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“Rumblings & Grumblings,” My Response to Ms. Brinker

When October ended, I thought I was putting pink commentary to bed, at least for a little while.

As it turns out, I’m guess I’m not quite ready to “tuck in the pink and turn out the lights.”

Recently the Sacramento Bee featured a response from Nancy Brinker, Susan G Komen for the Cure®’s founder and CEO, to the question, Do you think there can ever be too much pink?

Ms. Brinker was reacting to an earlier piece called “The Conversation:  Pink Inc. Has Many Starting to See Red,” by Francesca Lyman, also featured in the Sacramento Bee. Clearly Ms. Brinker was on the defense in her response. She answered exactly how one might expect she would. She stayed true to her perfectly canned PR form by simplistically stating that, of course, there can never be too much pink. In fact, she wants more pink. She went on to say that nearly all people Komen recently surveyed agreed with her; seemingly implying disagreement is almost unthinkable.

Ms. Brinker took things a step further in her response and referred to the concerns of those (like me) who disagree with her as “grumblings.” Immediately a chain of reaction of sorts was set off in the blogosphere. Bloggers were offended. Bloggers were upset, even angry. Bloggers felt dismissed and brushed off. Some immediately challenged Ms. Brinker. Bringing up Goliath offered an excellent commentary as did new (to me) blogger Mommography. Check out these and other great posts.

Once again, I struggled as I contemplated taking on the big  “K.” Should I keep quiet or should I speak out? Does it really matter? Perhaps everyone has grown weary of “pink dialogue.” I know I have. And October is behind us, so it’s time to move on now, right?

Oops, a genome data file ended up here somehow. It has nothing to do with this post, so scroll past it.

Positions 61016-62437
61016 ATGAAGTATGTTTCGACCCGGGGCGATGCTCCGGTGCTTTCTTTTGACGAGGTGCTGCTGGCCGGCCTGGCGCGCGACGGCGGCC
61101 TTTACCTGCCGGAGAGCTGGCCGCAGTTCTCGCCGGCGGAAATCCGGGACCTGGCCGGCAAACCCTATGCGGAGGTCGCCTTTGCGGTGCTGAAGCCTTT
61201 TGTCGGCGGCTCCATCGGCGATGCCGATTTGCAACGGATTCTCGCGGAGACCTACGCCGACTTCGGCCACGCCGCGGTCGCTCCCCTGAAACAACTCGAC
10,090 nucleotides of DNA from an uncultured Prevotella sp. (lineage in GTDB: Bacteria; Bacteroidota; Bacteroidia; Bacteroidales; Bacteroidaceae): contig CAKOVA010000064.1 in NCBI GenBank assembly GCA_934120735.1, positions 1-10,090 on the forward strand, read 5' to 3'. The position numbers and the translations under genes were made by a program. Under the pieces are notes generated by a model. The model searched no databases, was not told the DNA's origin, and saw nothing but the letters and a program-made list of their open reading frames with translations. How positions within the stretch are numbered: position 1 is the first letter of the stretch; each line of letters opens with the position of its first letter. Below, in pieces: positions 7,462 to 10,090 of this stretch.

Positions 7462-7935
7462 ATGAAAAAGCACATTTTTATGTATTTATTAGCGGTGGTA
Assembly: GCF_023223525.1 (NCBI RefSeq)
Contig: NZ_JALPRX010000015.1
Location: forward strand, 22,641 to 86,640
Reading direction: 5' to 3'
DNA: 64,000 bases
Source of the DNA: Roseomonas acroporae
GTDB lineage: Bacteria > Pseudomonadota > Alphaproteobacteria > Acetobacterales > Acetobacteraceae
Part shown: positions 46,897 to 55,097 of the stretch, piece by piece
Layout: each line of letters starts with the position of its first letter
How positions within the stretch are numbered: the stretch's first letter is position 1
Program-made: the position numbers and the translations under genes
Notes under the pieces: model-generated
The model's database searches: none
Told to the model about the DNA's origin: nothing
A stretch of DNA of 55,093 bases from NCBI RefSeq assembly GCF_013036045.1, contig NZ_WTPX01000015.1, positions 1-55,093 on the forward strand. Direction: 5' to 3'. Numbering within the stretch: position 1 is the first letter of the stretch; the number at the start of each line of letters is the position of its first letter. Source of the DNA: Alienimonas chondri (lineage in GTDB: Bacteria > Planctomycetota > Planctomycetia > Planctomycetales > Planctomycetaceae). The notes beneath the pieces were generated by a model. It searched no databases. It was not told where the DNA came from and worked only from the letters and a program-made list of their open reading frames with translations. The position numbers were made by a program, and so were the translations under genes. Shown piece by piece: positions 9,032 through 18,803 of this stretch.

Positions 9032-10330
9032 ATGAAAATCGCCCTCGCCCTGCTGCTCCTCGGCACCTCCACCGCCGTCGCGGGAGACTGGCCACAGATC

If only we could. For those of us directly impacted by breast cancer, there is no moving on from breast cancer awareness month. We are acutely aware of breast cancer 365 days of the year.

So much for keeping quiet!

Like so many others, I found Ms. Brinker’s word choice to be condescending and patronizing. I found her word choice to be demeaning, belittling and perhaps even bordering on insulting.

Why?

In my opinion, it’s simply because the word “grumblings” has a negative connotation. No one wants to be labeled as a grumbler. No one even wants to be around a grumbler, at least not for very long.

By making such a dismissive reference, it seems to me Ms. Brinker would like all the annoying grumblers to just go away, or at least keep quiet. It seems she feels as if we are like that pesky, buzzing mosquito one cannot shoo or slap away.

But why does she wish to so casually dismiss the “grumblers?”

I can’t figure out why someone in Ms. Brinker’s leadership position doesn’t instead simply state she wants to listen to “grumblings,” that in fact, she is eager to listen to them.

Isn’t that what leaders do?

Wouldn’t that better serve everyone’s “agenda”?